A I B Moffat* considers the best way of ensuring that research is of maximum usefulness
The purist defines research as being systematic investigation designed to add to the span of human knowledge. Viewed in such direct terms research can fairly be justified as an end in itself. To the pragmatist, on the other hand, the measure of the value of research may depend on its impact on society, and the engineering profession is by its nature strongly sympathetic to this viewpoint. To many dam engineers the value of research will be measured through its influence on designer confidence.
Most construction-related research falls into the ‘applied’ category, and only part of it — although embracing disparate sub-disciplines ranging from engineering geology to hydrology — is of immediate interest to the dam engineer.
In addition, much published research in the subject could be viewed as ad hoc problem-solving rather than true research. In some instances this might be fair comment, but it should not be allowed to demean the importance of the work.
As far as dam engineering is concerned the results of quality research — fundamental or applied — all too frequently fail to be assimilated into practice as widely or as rapidly as is desirable.
It can be argued that a reappraisal is required of how research relating to dams is best commissioned and developed. Underpinning such reappraisal, four major points must be considered:
•A limited core of dam-related research can be considered to be universal in its importance. A major proportion of the research will, in contrast, be of immediate relevance at the national (or regional) level.
•Research funding available to the dam engineer will always be modest by comparison with that available in other fields, such as environmental engineering and water resource development. There are few votes to be won from the vigorous promotion of extensive research programmes in dam engineering. This stands in stark contrast with political gains from responding to the demands of vociferous lobby groups for more and more research on high profile issues of the day.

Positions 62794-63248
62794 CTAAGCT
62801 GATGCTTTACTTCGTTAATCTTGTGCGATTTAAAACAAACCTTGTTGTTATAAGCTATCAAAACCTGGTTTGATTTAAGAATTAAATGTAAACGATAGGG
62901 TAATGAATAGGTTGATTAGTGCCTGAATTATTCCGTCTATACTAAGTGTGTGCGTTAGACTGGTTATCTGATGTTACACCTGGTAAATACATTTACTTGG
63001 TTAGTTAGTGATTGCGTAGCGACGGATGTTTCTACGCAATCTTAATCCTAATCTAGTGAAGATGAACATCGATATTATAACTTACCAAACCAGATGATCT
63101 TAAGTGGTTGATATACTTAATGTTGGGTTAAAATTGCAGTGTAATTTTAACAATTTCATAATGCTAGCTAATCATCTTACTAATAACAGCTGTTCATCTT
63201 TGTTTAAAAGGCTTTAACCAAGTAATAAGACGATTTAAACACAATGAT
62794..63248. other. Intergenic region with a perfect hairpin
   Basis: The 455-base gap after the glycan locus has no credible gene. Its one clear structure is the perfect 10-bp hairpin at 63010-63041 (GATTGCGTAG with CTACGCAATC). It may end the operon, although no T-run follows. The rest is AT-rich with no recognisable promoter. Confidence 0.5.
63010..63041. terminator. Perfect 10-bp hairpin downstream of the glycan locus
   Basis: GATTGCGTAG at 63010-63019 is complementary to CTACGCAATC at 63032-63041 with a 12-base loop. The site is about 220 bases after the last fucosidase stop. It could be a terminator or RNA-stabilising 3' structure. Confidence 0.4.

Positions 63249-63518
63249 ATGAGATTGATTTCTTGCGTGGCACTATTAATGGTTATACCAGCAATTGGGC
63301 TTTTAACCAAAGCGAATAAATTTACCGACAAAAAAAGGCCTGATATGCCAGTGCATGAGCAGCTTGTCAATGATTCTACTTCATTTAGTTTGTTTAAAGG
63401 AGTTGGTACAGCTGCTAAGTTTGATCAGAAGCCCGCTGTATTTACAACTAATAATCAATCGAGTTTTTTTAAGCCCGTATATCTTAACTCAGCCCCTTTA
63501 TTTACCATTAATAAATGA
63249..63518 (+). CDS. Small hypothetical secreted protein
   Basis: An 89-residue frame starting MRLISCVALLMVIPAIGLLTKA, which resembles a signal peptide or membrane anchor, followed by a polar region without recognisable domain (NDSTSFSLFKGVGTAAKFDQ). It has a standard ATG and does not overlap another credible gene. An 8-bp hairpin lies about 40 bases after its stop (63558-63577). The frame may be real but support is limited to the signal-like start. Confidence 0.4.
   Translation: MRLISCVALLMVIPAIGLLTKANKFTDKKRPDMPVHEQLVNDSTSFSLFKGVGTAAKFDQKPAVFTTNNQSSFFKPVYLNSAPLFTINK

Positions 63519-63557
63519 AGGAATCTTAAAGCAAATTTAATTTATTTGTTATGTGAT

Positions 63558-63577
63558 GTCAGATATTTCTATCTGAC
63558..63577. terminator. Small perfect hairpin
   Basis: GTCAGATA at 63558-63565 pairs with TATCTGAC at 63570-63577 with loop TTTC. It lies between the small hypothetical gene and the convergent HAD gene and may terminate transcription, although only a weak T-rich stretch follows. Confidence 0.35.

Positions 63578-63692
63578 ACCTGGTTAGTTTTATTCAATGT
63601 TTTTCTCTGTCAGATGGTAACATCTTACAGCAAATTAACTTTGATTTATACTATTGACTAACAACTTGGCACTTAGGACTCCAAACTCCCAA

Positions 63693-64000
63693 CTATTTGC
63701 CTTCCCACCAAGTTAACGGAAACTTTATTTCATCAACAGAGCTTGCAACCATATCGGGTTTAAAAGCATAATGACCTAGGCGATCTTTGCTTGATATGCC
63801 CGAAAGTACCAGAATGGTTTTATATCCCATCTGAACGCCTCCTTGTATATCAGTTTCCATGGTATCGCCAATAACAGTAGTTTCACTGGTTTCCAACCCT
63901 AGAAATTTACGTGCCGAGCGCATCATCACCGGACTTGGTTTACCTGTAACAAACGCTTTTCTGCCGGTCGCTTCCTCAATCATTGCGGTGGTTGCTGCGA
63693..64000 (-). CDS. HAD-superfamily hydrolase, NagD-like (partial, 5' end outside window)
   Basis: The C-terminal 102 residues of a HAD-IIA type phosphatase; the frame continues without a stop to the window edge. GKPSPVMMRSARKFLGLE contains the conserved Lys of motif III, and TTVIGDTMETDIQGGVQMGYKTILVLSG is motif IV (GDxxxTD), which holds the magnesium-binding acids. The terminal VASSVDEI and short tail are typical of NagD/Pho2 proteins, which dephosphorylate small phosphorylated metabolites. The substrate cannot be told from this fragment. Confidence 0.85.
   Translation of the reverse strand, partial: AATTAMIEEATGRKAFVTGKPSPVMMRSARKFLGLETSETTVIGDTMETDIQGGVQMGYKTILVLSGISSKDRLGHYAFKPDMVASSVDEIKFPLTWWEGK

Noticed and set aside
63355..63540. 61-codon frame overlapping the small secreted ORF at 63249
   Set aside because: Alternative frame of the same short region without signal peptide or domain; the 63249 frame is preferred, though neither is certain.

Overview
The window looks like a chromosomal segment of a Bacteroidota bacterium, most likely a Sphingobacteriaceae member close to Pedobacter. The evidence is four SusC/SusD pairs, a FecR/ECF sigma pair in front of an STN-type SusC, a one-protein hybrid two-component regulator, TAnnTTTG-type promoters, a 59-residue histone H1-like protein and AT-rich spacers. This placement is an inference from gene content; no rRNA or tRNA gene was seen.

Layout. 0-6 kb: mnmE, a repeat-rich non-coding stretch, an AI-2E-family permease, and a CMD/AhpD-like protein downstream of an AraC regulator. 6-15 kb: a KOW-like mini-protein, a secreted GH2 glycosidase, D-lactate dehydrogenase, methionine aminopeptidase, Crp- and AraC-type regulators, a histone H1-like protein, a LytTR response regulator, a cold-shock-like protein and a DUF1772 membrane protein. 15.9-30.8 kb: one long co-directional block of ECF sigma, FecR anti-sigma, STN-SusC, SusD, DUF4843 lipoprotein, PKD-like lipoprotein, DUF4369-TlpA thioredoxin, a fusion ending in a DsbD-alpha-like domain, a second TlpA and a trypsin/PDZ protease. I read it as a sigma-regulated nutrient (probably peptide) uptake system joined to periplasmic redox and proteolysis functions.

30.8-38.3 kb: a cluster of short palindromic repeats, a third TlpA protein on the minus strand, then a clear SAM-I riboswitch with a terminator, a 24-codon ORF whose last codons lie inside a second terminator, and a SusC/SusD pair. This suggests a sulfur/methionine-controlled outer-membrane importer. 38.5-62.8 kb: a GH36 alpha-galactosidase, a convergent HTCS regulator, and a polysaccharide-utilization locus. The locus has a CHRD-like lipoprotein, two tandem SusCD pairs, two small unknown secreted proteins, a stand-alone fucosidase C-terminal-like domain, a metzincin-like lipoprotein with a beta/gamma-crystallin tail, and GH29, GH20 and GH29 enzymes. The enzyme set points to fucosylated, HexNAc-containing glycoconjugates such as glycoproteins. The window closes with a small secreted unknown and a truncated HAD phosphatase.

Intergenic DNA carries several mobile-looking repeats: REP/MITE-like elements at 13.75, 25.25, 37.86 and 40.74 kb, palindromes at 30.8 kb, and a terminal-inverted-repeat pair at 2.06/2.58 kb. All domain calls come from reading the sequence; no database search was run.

•Much research in dam engineering will continue to be of a highly project-specific nature. The ad hoc nature of applied research is inescapable in the context of dam design and construction. Dams are arguably the most individualistic and unique of heavy structures, but research can nevertheless have a more general and far-reaching impact.
Reviewed on the basis of general applicability and global impact, the most significant research-led developments in dam engineering over recent decades must include:
•The evolution of the roller compacted concrete dam in its several variants.
•The contribution of finite element methods to the rational analysis of dams and to our understanding of dam behaviour.
•The development of graded, compacted rockfill.
•An enhanced understanding of flood hydrology leading to more rational procedures for design flood estimation.
•An improved understanding of the nature and behaviour of compacted earthfill in dams (including hydraulic fracture and the erosion characteristics of fill).